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Fire / Feu



Les perturbations hormonales

Les produits chimiques trouvés dans l’environnement accroissent les cas d’infertilité et affectent la croissance des organismes sauvages au Canada. À long terme, la croissance de l’être humain en sera de même accablée. En plus d’affecter le système de reproduction, les produits toxiques peuvent endommager nos facultés intellectuelles.

Les hormones produites par le système endocrinien, de pair avec le système nerveux, commandent le comportement des cellules. Ces hormones sont de puissants produits chimiques qui accomplissent leur fonction à de basses concentrations. À de très basses concentrations, certains produits synthétiques imitent le rôle des hormones et agissent sur les cellules en leur commandant de se comporter de façon dysfonctionnelle, d’où en résultent des conséquences qui varient dans leur degré de gravité.

« Le rêve séduisant selon lequel "les produits chimiques veillent à la vie" se transforme en un cauchemar où des hormones imposteurs détournent le comportement de nos cellules, affectent nos facultés intellectuelles, provoquent l’infertilité et le cancer. »

 

 

 

 

 

"The seductive dream of
‘a better life through chemicals’
is becoming
a nightmare in which rogue hormones hijack our cells, triggering learning disabilities, infertility
and
cancer".

(Aziz 1998: 48)

 

Endocrine Disruption:
Changing Times

  Lia A. Daborn
  Conservation Council of New Brunswick
  January 1999

 

c.gif (365 bytes)hemicals in the environment are sabotaging fertility and development of wildlife in Canada and, in the long run, in humans. Developing children and fetuses are most vulnerable to the effects of toxic chemicals known as ‘hormone mimics’ or endocrine disruptors. These chemicals disrupt the normal hormonal messages that tell a body when and how to develop.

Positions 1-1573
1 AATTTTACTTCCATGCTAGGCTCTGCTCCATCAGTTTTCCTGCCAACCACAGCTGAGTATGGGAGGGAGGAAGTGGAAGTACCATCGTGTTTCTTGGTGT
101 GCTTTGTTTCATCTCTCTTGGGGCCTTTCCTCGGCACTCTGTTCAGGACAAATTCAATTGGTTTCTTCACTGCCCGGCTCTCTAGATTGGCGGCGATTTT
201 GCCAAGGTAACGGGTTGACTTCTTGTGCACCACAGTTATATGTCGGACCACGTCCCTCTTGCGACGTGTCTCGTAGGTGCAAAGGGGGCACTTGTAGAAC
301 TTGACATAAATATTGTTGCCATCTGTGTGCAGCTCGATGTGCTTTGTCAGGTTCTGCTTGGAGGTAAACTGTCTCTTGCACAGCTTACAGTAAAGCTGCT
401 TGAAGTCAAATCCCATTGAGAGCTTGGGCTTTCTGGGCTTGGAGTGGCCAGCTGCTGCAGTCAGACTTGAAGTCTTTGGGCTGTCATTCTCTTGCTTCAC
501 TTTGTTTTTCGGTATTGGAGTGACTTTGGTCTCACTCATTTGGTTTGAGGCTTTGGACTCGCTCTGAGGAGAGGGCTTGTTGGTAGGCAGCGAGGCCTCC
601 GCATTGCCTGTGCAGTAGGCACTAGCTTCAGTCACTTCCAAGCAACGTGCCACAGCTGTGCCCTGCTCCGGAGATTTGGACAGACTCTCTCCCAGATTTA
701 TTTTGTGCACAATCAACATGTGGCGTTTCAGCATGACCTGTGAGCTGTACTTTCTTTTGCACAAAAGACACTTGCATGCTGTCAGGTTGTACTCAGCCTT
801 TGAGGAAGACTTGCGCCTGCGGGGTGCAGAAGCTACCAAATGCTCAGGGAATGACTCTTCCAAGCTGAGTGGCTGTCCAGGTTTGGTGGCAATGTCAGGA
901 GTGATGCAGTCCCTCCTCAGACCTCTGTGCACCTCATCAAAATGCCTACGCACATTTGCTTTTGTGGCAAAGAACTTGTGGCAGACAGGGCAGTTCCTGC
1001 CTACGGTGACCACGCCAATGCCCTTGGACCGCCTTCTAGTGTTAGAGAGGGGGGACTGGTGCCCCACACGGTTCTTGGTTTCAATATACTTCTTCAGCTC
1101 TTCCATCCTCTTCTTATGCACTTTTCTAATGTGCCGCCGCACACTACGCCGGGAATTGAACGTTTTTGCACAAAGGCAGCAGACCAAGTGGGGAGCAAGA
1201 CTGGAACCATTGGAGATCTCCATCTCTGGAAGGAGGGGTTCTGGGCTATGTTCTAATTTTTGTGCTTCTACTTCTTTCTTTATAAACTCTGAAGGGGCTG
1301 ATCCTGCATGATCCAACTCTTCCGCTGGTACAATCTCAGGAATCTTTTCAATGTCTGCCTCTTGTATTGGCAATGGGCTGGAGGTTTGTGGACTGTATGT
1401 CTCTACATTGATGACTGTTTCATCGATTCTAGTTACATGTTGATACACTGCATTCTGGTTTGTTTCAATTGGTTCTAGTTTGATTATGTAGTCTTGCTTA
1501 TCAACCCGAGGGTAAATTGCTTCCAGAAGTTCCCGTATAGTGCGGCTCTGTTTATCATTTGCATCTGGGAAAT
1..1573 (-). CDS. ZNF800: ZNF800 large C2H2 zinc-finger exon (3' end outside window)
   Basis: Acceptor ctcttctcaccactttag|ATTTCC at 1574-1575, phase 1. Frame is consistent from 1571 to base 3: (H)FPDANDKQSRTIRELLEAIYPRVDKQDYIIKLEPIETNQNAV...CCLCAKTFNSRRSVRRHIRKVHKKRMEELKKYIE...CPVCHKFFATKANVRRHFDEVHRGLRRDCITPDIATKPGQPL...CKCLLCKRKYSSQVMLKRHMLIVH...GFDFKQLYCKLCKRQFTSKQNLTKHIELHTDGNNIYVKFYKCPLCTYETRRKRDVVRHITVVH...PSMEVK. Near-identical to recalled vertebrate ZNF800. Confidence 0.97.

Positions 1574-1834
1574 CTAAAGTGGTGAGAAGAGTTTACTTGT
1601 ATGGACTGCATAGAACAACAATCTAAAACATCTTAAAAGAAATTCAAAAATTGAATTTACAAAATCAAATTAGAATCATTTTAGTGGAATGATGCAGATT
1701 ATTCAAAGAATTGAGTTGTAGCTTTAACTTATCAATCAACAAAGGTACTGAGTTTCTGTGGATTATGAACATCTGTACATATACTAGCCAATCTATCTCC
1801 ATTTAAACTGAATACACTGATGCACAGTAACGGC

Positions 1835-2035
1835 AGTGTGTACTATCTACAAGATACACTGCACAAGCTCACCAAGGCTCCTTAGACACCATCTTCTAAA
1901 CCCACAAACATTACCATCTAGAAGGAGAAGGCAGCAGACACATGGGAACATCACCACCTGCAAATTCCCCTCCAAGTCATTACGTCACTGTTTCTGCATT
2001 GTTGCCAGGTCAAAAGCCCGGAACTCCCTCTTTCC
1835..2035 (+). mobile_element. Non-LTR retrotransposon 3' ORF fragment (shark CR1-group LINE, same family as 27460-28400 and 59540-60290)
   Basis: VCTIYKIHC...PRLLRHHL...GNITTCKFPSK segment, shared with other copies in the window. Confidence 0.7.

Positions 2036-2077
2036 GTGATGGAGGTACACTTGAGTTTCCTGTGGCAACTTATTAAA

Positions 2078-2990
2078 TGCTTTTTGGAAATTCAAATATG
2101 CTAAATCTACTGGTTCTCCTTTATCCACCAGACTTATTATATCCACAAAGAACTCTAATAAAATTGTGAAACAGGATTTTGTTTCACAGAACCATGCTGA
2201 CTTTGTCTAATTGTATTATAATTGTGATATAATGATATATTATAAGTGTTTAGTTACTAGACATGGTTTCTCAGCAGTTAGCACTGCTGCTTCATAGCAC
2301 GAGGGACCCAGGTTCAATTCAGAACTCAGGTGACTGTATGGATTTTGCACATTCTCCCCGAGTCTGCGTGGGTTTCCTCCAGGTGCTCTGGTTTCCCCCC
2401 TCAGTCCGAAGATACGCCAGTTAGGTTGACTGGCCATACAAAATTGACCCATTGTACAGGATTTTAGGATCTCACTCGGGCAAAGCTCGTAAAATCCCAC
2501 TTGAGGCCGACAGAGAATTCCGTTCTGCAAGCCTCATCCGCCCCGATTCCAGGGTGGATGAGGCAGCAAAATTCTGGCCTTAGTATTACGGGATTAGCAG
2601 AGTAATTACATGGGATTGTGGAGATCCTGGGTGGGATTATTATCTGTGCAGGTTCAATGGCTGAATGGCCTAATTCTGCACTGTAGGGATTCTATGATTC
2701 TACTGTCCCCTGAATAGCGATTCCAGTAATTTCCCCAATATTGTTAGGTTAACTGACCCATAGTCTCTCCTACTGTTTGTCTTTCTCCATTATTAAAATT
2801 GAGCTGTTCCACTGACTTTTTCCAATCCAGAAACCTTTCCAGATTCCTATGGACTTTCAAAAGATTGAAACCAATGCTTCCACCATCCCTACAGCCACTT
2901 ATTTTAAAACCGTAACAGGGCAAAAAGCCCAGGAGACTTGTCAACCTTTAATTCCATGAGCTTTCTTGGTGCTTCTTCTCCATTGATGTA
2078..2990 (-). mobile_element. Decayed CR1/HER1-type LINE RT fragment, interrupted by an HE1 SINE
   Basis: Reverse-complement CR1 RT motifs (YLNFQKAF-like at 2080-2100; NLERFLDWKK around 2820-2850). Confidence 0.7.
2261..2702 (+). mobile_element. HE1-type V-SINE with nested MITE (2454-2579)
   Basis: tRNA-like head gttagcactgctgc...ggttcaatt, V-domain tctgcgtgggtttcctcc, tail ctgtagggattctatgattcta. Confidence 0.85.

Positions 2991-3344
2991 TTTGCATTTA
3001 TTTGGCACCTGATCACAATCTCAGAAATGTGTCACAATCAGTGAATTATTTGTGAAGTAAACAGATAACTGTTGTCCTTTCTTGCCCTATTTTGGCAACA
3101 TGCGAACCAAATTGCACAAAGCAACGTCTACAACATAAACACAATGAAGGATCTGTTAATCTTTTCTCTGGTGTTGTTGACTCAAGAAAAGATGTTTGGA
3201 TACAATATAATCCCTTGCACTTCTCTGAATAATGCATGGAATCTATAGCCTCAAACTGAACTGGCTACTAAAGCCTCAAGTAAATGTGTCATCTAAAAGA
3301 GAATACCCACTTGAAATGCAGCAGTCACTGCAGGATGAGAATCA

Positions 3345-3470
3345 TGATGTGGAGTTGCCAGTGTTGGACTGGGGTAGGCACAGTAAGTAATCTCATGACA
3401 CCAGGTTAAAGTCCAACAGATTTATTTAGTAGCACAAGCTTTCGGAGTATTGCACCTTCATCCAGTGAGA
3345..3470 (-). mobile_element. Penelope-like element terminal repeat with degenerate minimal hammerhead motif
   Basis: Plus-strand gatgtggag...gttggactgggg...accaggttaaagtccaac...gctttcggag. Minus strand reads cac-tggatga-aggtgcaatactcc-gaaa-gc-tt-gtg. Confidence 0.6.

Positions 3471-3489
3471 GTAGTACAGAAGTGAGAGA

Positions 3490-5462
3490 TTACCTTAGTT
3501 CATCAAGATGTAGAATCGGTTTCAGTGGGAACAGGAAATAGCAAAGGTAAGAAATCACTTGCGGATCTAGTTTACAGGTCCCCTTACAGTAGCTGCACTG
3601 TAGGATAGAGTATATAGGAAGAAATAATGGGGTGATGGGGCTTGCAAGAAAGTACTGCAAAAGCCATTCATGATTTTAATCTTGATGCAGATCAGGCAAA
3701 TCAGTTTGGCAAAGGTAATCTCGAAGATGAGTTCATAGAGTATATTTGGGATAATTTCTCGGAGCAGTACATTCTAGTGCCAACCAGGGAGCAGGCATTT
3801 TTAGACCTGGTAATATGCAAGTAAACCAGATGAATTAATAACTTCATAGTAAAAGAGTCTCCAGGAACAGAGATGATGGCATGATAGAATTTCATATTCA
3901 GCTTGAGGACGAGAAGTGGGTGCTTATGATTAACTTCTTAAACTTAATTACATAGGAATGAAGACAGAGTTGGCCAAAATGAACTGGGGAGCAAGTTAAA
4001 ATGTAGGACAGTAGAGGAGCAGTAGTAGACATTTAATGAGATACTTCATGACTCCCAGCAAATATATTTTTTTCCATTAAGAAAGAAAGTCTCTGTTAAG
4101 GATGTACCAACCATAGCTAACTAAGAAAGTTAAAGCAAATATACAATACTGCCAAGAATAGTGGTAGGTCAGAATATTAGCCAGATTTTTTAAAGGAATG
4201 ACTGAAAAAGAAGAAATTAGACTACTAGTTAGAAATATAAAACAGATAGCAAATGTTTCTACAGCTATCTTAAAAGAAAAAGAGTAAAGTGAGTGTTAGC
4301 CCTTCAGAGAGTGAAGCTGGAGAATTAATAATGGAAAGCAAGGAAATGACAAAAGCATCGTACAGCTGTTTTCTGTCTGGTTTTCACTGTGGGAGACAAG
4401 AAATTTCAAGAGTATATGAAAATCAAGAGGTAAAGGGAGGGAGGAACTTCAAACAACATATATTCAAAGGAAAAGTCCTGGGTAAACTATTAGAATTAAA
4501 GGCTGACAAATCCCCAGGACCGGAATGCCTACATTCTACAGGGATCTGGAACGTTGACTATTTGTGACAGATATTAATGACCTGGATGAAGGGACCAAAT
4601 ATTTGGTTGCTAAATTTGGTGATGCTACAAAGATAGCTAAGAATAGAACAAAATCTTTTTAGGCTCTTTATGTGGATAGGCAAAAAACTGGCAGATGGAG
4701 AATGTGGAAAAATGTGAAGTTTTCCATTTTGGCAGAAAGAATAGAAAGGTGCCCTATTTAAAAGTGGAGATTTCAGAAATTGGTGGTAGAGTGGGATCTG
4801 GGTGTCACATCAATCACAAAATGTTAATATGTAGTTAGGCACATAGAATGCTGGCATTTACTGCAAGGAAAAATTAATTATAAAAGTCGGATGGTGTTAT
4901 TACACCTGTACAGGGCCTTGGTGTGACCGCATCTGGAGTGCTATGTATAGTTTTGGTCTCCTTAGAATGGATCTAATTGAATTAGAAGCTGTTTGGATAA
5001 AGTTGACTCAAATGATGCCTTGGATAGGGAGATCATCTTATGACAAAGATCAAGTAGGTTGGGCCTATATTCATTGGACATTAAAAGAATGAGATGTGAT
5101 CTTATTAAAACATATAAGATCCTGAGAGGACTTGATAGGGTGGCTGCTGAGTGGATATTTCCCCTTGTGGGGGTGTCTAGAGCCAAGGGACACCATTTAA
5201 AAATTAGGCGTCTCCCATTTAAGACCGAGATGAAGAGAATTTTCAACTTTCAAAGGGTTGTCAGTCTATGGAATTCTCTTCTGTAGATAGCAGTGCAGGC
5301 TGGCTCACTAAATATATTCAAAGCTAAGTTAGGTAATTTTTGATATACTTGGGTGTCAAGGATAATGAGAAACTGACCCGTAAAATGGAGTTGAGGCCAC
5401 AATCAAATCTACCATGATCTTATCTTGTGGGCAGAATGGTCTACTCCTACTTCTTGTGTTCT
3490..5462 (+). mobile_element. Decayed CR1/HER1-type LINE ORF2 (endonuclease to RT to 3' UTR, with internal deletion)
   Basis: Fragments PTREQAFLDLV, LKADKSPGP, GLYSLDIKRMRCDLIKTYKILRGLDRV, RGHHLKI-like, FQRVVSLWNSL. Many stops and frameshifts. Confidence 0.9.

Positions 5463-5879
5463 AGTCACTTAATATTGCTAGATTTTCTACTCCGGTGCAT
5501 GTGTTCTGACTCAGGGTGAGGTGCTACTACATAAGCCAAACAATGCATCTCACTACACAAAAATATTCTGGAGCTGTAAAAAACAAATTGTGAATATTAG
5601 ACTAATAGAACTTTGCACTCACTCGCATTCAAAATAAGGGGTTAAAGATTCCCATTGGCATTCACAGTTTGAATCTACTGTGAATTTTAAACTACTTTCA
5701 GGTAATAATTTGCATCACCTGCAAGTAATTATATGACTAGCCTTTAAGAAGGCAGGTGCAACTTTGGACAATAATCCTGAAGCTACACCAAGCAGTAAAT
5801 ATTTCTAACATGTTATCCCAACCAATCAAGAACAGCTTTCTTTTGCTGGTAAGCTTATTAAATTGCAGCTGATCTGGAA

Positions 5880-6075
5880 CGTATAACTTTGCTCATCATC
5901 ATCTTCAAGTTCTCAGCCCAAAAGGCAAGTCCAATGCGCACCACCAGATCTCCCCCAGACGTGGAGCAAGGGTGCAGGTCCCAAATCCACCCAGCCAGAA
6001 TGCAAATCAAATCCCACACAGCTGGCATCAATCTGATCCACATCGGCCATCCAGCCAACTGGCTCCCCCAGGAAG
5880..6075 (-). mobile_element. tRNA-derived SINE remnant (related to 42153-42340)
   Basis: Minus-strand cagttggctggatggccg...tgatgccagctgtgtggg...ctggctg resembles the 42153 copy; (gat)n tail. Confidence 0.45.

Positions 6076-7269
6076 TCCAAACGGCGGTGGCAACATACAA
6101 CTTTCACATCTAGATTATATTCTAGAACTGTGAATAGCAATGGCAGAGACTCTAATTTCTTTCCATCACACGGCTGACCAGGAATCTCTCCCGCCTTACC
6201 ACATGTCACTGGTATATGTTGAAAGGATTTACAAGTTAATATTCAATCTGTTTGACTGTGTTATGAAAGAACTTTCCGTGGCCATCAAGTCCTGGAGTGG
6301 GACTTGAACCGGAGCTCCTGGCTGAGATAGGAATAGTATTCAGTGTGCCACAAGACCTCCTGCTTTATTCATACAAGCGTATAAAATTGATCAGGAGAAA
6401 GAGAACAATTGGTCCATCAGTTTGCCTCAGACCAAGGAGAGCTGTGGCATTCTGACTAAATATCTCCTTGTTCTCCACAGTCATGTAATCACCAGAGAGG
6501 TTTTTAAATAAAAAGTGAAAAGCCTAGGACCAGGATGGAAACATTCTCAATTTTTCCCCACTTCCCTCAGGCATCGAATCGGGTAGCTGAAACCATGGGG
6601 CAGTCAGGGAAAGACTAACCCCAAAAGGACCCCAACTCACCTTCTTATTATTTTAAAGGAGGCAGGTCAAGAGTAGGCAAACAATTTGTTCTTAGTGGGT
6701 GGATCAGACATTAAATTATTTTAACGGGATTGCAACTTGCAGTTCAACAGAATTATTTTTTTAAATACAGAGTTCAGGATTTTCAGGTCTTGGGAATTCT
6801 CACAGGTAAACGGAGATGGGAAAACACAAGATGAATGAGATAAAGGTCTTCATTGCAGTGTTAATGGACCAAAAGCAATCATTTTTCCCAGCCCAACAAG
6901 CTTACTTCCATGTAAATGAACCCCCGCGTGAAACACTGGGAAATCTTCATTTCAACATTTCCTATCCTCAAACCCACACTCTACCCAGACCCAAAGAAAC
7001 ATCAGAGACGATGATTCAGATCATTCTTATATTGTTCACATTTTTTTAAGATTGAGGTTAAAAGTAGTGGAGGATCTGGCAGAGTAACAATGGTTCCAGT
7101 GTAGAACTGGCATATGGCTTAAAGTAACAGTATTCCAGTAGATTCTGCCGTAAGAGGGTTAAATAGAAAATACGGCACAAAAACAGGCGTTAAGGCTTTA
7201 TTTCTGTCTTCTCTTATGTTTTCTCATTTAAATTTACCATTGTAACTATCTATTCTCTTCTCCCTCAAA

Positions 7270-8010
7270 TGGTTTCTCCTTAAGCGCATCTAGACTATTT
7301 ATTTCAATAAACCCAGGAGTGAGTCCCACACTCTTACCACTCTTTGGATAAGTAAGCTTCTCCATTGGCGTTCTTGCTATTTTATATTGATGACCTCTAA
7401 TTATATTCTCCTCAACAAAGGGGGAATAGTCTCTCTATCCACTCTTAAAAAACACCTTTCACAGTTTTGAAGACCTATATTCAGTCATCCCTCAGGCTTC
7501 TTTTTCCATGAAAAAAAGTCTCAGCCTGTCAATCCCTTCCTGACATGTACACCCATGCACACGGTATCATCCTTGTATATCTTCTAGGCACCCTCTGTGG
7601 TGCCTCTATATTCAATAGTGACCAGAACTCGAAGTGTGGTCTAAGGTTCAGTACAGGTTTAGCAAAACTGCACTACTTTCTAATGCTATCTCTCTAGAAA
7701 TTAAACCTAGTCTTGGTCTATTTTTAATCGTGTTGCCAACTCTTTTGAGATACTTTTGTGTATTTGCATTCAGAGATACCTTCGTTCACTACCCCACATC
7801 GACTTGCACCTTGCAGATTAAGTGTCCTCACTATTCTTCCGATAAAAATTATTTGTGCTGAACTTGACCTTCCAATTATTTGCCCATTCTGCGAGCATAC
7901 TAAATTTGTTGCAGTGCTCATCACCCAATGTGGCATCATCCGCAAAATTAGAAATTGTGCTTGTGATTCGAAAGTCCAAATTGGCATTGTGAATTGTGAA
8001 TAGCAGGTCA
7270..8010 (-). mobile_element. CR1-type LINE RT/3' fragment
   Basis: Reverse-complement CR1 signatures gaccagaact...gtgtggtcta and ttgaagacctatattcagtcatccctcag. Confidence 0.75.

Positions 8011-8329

The effect of toxic contaminants in the environment first came to public attention in 1962 through biologist Rachel Carson’s book, Silent Spring, in which she described the potentially fatal effects on wildlife resulting from use of DDT. However, more than a quarter-century later, chemicals may still be undermining our ability to reproduce, to learn and to think.

How does hormone disruption work?

The endocrine system is one the body’s three integrating networks. It is made up of glands, hormones, and target cells that comprise a complex network of chemical signals and messages controlling many immediate and lifelong bodily responses and functions. Hormones produced by the endocrine system act as messengers, working with the nervous system to tell cells how and when to:

xmark.gif (143 bytes)  maintain the body’s internal steady state (nutrition, metabolism, excretion, water and salt balance);

xmark.gif (143 bytes)  react to stimuli from outside the body;

xmark.gif (143 bytes)  regulate growth, development and reproduction; and

xmark.gif (143 bytes)  produce, use and store energy.

In order to send messages, hormones lock into receptors and, like a key in a lock, send the required signal. At very low concentrations, synthetic compounds that mimic hormones can insert themselves into the receptor and either turn on cell activity at the wrong time, or block the appropriate activity by occupying the receptor site (see Figure).

lia.gif (11052 bytes)
(Diagram: C.C.N.B.)

Hormones are very potent chemicals that operate at low concentrations. Estradiol, for instance, is a natural hormone that can cause a response in the parts per trillion (ppt) range. This sensitivity allows for variations in offspring from the same genetic code. However, it also makes the endocrine system vulnerable to serious disruption if something interferes with normal hormone levels.

Interference with hormone functions is particularly dangerous to developing embryos and newborn babies. Such interference may emerge later in life as lower sperm counts, cancers, miscarriages and tubal pregnancies, impaired learning ability, reduced immunities and behavioural disorders such as hyperactivity. The most dramatic and troubling sign that hormone disruptors may already be taking a toll is found in reports that human male sperm counts have plummeted over the past century (Carlsen et al., 1992).